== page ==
In the light of the above discussions, it is also noted that the patients suffering from the disease for 6 or more months, will have their T-cells being targeted. Therefore to devise an appropriate cure, it would be better to investigate and understand the manner in which these bacteria and viruses may attack the immune system of the patient.

Detection Techniques

DNA diagnostically testing

In order to gain knowledge of the disease it would be better to analyse the DNA forming this particular virus. The DNA reflects each and every characteristic, such as eye colour, personality, etc. Therefore the DNA of the virus will tell us about its attachment behaviour, development and reproduction if any. The study of the genetic make-up will enable unlocking the inner characteristics of the virus at the molecular level.

The mutations of two particular genetic types, the Oncogenes and the Tumor Suppressor Genes (TSGs), lead to cancers in people. Therefore analysis of the particular nucleotides of the patient's DNA by the usage of DNA diagnostic system will enable a comparative study which will prove beneficial for the study.

The example of human papilloma virus is a commonly occurring disease. It functions by assimilating its DNA with the host's DNA causing cervical cancer. The comparative study of the sample from an infected patient with that of a healthy individual will demonstrate the sequential differences occurring between the two.

There are other DNA systems available such as the Southern blotting system and the nucleic acid hybridisation. The nucleic acid hybridisation is the method in which the single strand of the DNA is attached to a particular membrane. A separate DNA probe is added which enables attachment. The target sequence is the first strand and the labelled strand is the second sequence which is added. The attachment of both the strands when occurs, will lead to detection with the help of suitable apparatus (Glick et al., 2003).

Cell Culturing

Cell culturing technique has been carried out since the mid 1900's and is still being practiced till today. Many laboratories are using this method to carry out diagnostic procedures by initiating with cell culture. The virus must however be placed in a culture to help in its growth so to enable the sufficient growth of infectious agents. The cell culture medium, for instance, used for the purpose of growth varies in composition according to the cell. The difference may be in terms of variable nutrients present. Hence the cell culture medium is thought carefully according to the cell.

After the completion of the first level, that is the selection of a growth medium, the cells are allowed to grow. After a certain level of growth is achieved the next step is initiated, which is the identification process. A range of tests are applied to determine the physiological properties making up the cell. The outcome is according to the make-up of the virus. The properties may include the required salt concentration, pH control, supply of gas, etc (Warrell et al., 2005).

The T-cell culture method is commercially used for research purposes owing to its usefulness. In spite of this there are many disadvantages to the process, such as:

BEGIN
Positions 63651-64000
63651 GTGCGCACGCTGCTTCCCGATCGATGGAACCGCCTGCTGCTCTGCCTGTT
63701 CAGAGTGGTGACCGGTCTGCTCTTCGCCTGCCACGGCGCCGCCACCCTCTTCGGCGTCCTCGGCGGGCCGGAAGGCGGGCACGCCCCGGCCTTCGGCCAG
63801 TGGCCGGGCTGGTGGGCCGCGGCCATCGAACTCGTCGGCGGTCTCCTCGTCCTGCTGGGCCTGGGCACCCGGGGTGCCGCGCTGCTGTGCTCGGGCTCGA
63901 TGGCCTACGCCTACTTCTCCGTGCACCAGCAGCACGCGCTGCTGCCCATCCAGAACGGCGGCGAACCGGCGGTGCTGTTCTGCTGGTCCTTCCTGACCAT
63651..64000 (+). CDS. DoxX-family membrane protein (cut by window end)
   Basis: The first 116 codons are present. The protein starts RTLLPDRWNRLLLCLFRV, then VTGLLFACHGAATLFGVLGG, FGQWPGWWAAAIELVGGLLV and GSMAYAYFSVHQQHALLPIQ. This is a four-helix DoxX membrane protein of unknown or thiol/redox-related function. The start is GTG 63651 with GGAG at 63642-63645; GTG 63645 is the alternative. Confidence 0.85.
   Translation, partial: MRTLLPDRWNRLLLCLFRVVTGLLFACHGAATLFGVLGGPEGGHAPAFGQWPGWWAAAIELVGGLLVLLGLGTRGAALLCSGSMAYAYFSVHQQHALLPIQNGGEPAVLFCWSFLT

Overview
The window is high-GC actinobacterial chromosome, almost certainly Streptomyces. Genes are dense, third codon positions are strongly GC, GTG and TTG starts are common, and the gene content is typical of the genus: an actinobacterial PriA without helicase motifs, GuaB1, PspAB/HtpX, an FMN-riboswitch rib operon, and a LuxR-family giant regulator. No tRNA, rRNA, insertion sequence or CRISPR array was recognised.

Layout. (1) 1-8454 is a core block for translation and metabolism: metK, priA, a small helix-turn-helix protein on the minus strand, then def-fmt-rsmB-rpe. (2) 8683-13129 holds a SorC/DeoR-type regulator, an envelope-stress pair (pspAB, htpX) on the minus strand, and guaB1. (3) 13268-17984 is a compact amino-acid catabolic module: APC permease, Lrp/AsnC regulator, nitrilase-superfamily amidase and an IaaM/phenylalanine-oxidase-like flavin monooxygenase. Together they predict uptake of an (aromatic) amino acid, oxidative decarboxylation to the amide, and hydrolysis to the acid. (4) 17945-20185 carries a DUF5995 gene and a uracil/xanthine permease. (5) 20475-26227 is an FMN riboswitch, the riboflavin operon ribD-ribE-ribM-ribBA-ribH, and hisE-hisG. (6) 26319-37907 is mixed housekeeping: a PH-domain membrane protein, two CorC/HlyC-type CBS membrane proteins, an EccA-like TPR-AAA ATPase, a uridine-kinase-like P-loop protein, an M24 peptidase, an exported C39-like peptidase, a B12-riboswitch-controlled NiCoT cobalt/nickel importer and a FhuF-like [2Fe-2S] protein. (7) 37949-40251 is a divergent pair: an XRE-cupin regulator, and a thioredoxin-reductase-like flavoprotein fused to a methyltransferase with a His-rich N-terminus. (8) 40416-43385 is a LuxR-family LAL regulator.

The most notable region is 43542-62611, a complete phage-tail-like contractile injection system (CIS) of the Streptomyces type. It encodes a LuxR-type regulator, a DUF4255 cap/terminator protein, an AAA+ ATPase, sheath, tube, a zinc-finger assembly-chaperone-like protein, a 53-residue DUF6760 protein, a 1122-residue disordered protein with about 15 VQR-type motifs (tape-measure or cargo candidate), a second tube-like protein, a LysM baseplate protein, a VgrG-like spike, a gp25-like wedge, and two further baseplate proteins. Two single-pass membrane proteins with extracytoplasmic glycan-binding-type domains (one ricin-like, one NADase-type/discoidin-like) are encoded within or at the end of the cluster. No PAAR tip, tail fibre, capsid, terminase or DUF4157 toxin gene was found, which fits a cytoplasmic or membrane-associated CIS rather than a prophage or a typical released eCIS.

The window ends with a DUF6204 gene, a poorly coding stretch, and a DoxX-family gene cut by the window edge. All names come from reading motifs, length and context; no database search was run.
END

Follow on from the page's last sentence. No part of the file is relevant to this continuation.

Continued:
Absence of growth.

Slow paced growth.

Equipment and maintenance cost (Zareen et al., 2009).

But certain viruses like the Chlamydia; the recognition of the properties is not possible. Thus this is a disadvantage of the process.

Polymerase Chain Reaction (PCR)

The polymerase chain reaction is frequently and widely used in various laboratories. The development of PCR was an achievement in itself because of its simple technique which can be utilised in the diagnostic laboratory. This technique can be conveniently modified to suit the researcher's requirements and is target specific. The technique is therefore a simplified and a straight forward approach towards analysing changes in the pathogen sequence.

The DNA fragments in a collection of template DNA is amplified, containing sequences not of interest. But to establish its effectiveness on a patient's sample, it must be seen that the RNA is utilised by many viruses to replicate and therefore lead to infections in the host. This is solved by the conversion of the RNA to a DNA sequence. The enzyme reverse transcriptase is a vital enzyme as a DNA copy is made conveniently by the help of this enzyme. Many other accurate and efficient enzymes are available, which have been manufactured by the companies and have originated from the original structure. But there accuracy is still not 100% guaranteed (Trent et al., 2005).

The PCR can be successful in totality if the flanking areas are studied and a detailed knowledge about these regions is obtained. The knowledge will enable the designing of both the backwards and the forward primers can be done specifically for the attachment. Specific reagents are required to enable successful amplification, which may be sterile water, magnesium, or other enzymes. The identification process of the pathogens can be achieved after the exponential amplification is initiated with the selection of proper reagents and adequate conditions (Erlich et al., 1991).


Phenotypic and Genotypic-based tests